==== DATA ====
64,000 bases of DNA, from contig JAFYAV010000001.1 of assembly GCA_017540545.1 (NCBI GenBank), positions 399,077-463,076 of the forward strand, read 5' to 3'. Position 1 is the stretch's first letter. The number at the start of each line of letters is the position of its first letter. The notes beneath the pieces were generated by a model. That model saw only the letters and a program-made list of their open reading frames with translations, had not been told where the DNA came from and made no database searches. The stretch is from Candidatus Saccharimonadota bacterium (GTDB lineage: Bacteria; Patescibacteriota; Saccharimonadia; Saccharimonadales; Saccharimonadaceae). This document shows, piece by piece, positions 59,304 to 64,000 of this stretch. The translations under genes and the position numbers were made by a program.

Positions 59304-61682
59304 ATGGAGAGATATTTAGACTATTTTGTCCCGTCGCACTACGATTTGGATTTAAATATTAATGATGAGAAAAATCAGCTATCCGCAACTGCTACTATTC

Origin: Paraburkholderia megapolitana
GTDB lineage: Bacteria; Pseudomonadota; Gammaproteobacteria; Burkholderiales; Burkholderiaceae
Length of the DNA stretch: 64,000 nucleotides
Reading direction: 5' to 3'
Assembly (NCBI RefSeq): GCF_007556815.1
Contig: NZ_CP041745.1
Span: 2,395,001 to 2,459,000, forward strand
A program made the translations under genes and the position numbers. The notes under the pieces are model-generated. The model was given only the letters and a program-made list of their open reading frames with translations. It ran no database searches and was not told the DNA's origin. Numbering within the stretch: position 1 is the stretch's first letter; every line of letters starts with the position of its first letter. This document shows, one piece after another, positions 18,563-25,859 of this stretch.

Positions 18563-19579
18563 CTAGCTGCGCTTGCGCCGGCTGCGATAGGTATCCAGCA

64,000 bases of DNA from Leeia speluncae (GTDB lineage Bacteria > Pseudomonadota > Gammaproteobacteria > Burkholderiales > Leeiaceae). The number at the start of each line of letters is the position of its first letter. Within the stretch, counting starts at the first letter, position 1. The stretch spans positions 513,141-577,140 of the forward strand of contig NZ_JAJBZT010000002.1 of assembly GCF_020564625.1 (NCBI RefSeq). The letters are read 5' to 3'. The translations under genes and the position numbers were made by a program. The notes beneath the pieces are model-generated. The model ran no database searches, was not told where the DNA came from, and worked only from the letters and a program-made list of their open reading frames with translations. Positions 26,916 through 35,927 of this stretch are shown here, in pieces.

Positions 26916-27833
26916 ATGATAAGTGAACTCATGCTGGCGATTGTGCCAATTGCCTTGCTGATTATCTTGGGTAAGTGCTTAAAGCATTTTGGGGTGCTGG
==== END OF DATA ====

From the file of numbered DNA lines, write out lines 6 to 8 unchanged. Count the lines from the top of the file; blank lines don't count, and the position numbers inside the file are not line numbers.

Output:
Length of the DNA stretch: 64,000 nucleotides
Reading direction: 5' to 3'
Assembly (NCBI RefSeq): GCF_007556815.1